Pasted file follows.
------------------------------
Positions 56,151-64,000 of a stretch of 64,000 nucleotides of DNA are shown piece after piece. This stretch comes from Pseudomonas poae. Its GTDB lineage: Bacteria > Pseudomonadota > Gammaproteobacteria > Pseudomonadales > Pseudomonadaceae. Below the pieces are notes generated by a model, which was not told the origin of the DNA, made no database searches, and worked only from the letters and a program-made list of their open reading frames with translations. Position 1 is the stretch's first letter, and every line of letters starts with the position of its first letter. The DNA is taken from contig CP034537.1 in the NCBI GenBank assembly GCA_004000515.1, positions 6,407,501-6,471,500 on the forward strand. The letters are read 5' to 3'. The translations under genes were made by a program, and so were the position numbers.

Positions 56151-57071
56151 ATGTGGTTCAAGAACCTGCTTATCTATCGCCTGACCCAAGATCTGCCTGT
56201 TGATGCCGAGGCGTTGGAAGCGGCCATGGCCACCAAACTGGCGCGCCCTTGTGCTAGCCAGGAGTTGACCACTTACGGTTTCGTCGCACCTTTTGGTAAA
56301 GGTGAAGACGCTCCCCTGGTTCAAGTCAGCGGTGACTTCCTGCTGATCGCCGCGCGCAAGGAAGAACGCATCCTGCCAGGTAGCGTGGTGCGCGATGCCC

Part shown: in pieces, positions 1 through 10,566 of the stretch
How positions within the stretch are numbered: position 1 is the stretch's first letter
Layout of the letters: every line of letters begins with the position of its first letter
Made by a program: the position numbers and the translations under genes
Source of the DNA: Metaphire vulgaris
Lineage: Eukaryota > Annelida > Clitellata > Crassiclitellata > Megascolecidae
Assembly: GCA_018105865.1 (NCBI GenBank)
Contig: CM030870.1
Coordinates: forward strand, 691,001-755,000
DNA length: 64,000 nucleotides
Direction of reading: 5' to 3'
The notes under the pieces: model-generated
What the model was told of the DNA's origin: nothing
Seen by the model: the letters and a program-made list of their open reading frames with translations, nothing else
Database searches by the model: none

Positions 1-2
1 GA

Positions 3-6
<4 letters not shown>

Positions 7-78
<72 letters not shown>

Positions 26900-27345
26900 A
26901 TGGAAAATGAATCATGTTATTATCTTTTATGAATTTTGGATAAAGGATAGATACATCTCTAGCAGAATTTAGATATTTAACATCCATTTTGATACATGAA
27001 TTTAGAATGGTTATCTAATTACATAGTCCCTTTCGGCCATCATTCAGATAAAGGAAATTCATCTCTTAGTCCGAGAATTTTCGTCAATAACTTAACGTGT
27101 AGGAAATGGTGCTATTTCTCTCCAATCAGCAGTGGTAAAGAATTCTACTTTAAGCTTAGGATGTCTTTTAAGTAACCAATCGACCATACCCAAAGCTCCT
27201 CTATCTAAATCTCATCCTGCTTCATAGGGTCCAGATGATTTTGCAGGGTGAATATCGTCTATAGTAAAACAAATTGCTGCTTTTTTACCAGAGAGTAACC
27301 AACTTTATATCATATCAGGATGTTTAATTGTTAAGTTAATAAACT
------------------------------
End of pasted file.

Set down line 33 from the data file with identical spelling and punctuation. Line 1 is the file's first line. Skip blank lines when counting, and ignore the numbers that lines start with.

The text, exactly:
27301 AACTTTATATCATATCAGGATGTTTAATTGTTAAGTTAATAAACT